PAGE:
Well, it was true, and it is a big deal, but as to whether the pope knew? That’s something worthy of addressing briefly here.
I think, in a way, it’s almost immaterial whether he knew about this or not. He has intentionally surrounded himself with corrupt and craven men. They are, by and large, lazy and vicious and self-serving — and simply don’t care about doing what is right.
And so, when a thing like this comes to light, the Vatican, rather than expressing the appropriate horror and concern, essentially acts indignant that they were called out at all. The attitude seems to be, “Who do you think YOU are to ask questions, peon?”
Only that’s not how things work anymore, and they don’t control the message. One of these days, they’re going to figure that out. Not answering emails isn’t going to stop me or any other Catholic writer from actively pursuing these stories. It is, however, going to encourage us to think they’re being underhanded. There’s an old and obvious rule of thumb: If you don’t want people to think you’re doing something wrong, don’t act like you have something to hide. Pretty basic.
The pope, of course, is nowhere to be found in any of this. No indication of regret from the papal plane, where he’s too busy joking with reporters he doesn’t go to a doctor for his health, but to a witch. (No, I’m not making that up.) No assertion that he will ensure the Vatican will be more diligent. No moral outrage that a woman who raised $300 million for abortion in 6 months is claiming he supports her work.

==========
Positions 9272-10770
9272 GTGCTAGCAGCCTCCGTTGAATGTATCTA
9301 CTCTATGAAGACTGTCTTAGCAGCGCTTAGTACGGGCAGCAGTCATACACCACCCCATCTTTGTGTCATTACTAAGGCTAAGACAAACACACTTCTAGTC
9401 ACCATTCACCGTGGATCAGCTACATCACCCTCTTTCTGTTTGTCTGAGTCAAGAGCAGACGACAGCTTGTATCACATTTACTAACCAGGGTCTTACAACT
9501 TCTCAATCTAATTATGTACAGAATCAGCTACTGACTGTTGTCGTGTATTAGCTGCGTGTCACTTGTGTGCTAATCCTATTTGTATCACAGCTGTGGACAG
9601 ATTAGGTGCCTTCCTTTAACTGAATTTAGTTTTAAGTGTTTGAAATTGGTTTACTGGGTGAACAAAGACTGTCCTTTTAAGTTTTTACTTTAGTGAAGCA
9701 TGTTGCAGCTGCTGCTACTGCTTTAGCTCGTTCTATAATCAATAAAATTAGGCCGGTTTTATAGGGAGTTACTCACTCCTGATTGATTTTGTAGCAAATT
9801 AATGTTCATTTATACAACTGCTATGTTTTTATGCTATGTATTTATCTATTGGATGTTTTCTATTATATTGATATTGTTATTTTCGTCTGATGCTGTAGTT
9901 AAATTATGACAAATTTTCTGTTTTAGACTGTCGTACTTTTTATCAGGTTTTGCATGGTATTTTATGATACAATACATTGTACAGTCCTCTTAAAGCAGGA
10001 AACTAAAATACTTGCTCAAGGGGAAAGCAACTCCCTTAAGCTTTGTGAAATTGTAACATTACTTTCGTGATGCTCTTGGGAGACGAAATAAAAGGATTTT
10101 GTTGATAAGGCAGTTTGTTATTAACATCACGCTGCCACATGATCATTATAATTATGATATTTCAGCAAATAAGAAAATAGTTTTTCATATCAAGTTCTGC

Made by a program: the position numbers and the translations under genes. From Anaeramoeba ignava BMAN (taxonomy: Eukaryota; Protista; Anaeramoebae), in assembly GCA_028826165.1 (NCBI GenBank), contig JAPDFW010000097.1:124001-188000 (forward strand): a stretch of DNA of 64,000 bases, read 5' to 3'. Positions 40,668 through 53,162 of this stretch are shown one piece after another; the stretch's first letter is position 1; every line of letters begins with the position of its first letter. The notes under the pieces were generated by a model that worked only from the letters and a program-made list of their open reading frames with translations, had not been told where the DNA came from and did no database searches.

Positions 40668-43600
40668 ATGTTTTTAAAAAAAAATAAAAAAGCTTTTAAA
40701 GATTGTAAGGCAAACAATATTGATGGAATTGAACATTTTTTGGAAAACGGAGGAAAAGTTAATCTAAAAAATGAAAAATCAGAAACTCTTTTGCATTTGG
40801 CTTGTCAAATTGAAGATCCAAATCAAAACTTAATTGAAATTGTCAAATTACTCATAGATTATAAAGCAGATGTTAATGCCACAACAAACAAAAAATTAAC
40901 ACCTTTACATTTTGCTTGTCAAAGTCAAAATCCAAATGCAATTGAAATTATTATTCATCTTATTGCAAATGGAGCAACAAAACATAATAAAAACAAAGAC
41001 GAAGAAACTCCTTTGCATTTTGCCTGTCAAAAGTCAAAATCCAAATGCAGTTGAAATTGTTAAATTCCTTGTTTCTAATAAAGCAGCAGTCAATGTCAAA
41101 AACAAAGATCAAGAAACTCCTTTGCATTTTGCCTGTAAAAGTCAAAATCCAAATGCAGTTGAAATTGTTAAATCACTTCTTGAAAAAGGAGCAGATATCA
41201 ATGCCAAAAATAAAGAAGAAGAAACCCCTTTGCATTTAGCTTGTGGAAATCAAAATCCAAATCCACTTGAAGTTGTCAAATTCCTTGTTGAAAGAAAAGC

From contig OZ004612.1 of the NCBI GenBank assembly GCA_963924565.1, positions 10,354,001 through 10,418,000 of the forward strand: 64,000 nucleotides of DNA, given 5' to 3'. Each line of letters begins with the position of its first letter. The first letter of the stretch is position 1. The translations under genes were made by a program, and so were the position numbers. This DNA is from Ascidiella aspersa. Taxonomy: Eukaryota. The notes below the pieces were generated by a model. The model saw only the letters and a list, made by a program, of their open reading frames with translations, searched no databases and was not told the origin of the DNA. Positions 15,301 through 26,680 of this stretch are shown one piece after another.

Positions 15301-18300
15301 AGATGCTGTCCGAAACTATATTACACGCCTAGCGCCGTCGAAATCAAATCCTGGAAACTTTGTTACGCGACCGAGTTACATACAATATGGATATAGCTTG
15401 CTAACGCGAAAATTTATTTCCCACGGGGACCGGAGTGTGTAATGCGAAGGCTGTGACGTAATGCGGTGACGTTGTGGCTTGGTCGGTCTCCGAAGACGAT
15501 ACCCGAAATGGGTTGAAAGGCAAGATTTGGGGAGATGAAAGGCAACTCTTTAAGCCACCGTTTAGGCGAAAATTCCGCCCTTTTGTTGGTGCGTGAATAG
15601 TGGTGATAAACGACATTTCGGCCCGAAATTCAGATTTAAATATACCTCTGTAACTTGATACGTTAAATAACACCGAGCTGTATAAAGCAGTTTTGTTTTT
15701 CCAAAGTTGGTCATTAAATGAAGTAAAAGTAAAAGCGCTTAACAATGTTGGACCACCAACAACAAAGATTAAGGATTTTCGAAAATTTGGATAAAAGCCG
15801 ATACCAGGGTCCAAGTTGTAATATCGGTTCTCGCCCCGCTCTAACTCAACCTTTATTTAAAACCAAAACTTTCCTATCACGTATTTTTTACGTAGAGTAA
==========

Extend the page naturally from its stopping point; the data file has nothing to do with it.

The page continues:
Complete. Radio. Silence.
Even if the pope were not actively, undeniably engaged almost daily in the deconstruction of the entire body of Catholic moral teaching, his silence in the face of scandal after scandal would tell the faithful that he’s perfectly fine with everything that’s happening. Pope Honorius, frankly, was anathematized for less.
Pope Felix III told us exactly what to think about this kind of behavior: “An error which is not resisted is approved; a truth which is not defended is suppressed…. He who does not oppose an evident crime is open to the suspicion of secret complicity.”
This post has been updated.